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Increase in Taxes Won’t Affect Inflation – BoG Governor


Dr. Ernest Addison, the Governor of the Bank of Ghana (BoG), has reassured the public that concerns about increases in taxes leading to inflation are unfounded.

Speaking at a joint press briefing in Accra on Friday, January 19, where the approval of Ghana’s second tranche US$600 million loan facility by the International Monetary Fund was announced, Dr. Addison stated that the BoG will manage the inflation side of the macroeconomy to prevent the implementation of tax policies from affecting the downward trend of inflation.

The implementation of Ghana’s US$3 billion three-year Post COVID-19 Programme for Economic Growth (PC-PEG) with the IMF has resulted in the adjustment of some existing taxes and the introduction of new ones. Economic watchers have raised concerns about the potential impact of these changes on inflation and its consequences for businesses and the lives of Ghanaians.

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However, Dr. Addison argued that the increases in taxes should not necessarily lead to higher inflation. Instead, he expects that they will contribute to improving fiscal consolidation and reducing overall macro pressures. He highlighted recent factors such as the monetary policy stance, stable crude oil prices, a relatively stable exchange rate environment, and stronger foreign exchange reserve accumulation as supporting Ghana’s disinflation process.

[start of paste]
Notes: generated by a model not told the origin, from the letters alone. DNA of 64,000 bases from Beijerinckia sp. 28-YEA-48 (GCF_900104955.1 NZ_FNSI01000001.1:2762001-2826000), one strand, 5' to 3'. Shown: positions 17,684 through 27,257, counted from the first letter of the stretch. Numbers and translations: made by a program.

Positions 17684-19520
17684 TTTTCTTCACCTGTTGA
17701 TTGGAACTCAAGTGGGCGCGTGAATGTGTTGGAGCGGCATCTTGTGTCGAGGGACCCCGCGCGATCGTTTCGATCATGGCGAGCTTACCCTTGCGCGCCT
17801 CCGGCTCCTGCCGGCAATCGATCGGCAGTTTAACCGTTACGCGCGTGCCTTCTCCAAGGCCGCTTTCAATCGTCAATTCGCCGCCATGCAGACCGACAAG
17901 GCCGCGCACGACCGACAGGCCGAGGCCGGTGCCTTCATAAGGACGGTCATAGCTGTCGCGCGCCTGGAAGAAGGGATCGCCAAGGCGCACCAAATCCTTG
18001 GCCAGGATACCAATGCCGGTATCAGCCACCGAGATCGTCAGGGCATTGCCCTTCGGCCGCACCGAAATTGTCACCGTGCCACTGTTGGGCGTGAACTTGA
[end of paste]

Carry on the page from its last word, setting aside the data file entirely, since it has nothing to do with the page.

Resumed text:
Dr. Addison pledged that the government would continue implementing sound policies to further reduce inflation in 2024 until a single-digit inflation rate is achieved. The BoG will monitor both domestic and external developments to ensure the sustained downward trajectory of inflation without compromising economic growth.

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Stephane Roudet, IMF Mission Chief for Ghana, commended the country for the progress made under the program, noting that reforms are yielding positive results. However, he emphasized that the current 23.2% inflation rate for Ghana is still high and called for a tight monetary policy to bring down both inflation and interest rates.

Roudet acknowledged the positive disinflationary path but stressed the importance of the Central Bank maintaining a sufficiently tight monetary stance until further improvements are observed.

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